Monthly Archives: September 2014

Smiffy Says Ello

There is a new entry into the world of social media, in the form of ello. Yesterday, I was given an invitation, and signed up as @schamiyam, my regular identity already being taken. (The problems of having a common name, including nickname.)

The following is the text of the first significant post I made, preserved for posterity, should ello cease to exist (or get bought by FaceBook, in which case I would delete my account.)  The first section was written in modern/brief English, and was partially re-phrased to match the second.

So pondered have I how might this novel medium me serve, how might it be a part of the way within which, with the world, I interact. From the outset, worried I that another might it become, something soon to abandon, perceiving no obvious virtue, and taking away time from the other media in which I can communicate in a productive manner.

@ello has its faults but, ignoring for now accessibility issues, the faults for me are primarily cosmetic, unlike the ghastliness that is Facebook. The faults of my primary medium, Twitter, have been, and remain manifold. In looking into how this medium might serve me, I look therefore to those virtues which it has, of which others lack; the answer lies in what I have written here so far – in a single message, I have written what would have taken in the order ten, disjointed, truncated, tweets.

Whilst Twitter begets brevity, teaches terseness, vanquishes verbosity, it makes also for a marring, and a mangling of language, a literary laxness, which oft do I find to be a right, royal pain in the arse.

The very name under which I write, @schamiyam, was one I created for a writing project, many moons ago. It is meet, therefore, that this become a place to write as Art, rather than as a mere vehicle for factual information.

Thus do I rest my use-case.

FOOTNOTE: It appears that one cannot copy and paste from this composition screen. Browsers crash, so probably best to compose offline, and paste the completed text.


Identity, Nationality, and Culture

Whilst Scotland held a referendum on independence, at the helm of the @WetheHumanities Twitter rotation/curation account, @cristobál started a discussion about identity with an environment/environments:

So, I would like to know your opinion about identity in your environment, how you would define it and if there is space for multiple ones.

With nationalism rearing its ugly head, I recounted how the occurrence of the Falklands Conflict in my high school years cured me of that sentiment for life. (I have two mementoes of this: the Pink Floyd album The Final Cut, and Raymond Briggs’ book The Tin-Pot Foreign General and the Old Iron Woman. Both highly poignant.)

I had long thought that my aversion to nationalism had stripped me of any real national identity, but a couple of hours sitting on a tractor, mowing weeds, gave me  time to ponder this, and  related issues. Realising that I had more thoughts on the matter than would fit comfortably into a tweet, or three, I decided to unburden myself here, instead.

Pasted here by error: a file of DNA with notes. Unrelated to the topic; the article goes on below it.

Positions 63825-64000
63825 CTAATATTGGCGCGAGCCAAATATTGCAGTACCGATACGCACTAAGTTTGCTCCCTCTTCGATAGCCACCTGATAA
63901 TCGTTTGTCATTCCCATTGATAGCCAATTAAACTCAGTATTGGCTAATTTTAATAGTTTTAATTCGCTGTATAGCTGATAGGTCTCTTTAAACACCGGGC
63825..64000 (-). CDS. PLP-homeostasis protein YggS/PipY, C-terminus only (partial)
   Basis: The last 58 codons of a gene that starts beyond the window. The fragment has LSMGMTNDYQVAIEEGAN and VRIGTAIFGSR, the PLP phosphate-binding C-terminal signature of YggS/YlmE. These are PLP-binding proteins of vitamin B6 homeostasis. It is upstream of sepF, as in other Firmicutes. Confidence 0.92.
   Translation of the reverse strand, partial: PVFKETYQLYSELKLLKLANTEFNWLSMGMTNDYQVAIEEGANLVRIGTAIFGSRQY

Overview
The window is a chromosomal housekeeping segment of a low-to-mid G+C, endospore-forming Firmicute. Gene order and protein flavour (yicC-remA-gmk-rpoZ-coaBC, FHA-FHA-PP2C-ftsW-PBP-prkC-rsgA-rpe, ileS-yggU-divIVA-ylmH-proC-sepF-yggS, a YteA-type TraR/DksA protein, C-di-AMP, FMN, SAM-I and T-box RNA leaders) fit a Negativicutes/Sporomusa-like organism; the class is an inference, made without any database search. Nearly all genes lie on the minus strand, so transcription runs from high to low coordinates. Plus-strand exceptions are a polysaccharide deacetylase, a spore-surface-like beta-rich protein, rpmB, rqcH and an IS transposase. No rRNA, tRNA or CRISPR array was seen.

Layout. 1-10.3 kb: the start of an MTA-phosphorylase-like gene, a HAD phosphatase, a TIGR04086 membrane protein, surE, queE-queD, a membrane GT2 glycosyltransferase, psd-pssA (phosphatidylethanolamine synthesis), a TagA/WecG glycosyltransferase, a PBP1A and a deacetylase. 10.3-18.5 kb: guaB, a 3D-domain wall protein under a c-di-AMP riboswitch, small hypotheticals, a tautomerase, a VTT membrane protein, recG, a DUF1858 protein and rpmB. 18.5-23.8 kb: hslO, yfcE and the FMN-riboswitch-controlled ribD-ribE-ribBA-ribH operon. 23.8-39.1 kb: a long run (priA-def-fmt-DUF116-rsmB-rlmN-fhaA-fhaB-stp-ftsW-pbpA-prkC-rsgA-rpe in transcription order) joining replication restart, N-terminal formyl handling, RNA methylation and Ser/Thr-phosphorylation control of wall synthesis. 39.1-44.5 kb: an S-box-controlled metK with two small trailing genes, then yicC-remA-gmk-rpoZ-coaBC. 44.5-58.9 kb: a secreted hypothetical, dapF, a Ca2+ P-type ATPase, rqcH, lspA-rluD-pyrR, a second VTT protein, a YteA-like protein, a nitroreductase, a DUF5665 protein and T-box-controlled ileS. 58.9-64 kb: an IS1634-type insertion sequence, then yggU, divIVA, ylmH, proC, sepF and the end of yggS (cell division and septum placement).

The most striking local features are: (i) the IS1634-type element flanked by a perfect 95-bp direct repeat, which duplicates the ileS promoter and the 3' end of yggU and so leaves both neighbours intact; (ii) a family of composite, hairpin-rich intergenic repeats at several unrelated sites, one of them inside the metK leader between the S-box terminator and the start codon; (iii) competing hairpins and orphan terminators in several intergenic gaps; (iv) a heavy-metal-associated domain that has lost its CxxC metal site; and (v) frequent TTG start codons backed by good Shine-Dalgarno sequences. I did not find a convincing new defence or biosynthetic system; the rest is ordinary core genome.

It did not take me long to realise that my antipathy towards nationalism was as strong as ever – “we are better than everyone else who lives outside of this artificial boundary” does not sit well with me. Sexism and racism, where there is generally a fairly well defined means of demarcation of “them” and “us,” are pretty despicable things, but when the demarcation is an imaginary line – no, I’m just not going there.

To mis-quote Socrates, I am neither English nor Australian, but a citizen of the world – or am I? My tractor-time gave rise to the realisation that whilst I might not identify with the concept of a nation, there are cultural artefacts with which I do identify, things that are So Very English. PJ Harvey’s White Chalk [Youtube] says something about the landscape of my early childhood, and never fails to move me. Likewise the music of Ralph Vaughan Williams, a good India Pale Ale, the accents of South West England. Yes, I realise that people from the other side of the world can love these as well, but it’s the collection of these cultural artefacts that make me think that, culturally, I am English. [Note: I don’t use ‘British’ as I come from one specific place; if I used British, I might as well use European.]

So, this culture, that which I assimilated in my early years, is part of my identity. I don’t particularly miss the country I left – I am now somewhere else, this is my home. Is Australia part of my identity? If it is, in any way, it’s the landscapes.

And the Scottish vote? Important – a people deciding its future in a very significant way. (I do not regard a nation choosing its way forward as nationalism – unless that way forward involves something like the annexation of a neighbour.) I regard voting as a duty more than a privilege, and was delighted to see such a high-turnout, from a country where voting is not mandatory, as it is in Australia.

There is a certain irony in that, despite my views on voting, I am voluntarily disenfranchised. I won’t cast a postal vote for the country in which I no longer live (I left, I am no longer part of it,) but am unable to vote in the country in which I do, as I am not a citizen. I have rejected the idea of becoming a citizen, as this requires swearing an oath to be, as I see it, a flag-waving nationalist. If the oath were changed to “I swear to obey the law and pay my taxes,” just tell me where to sign.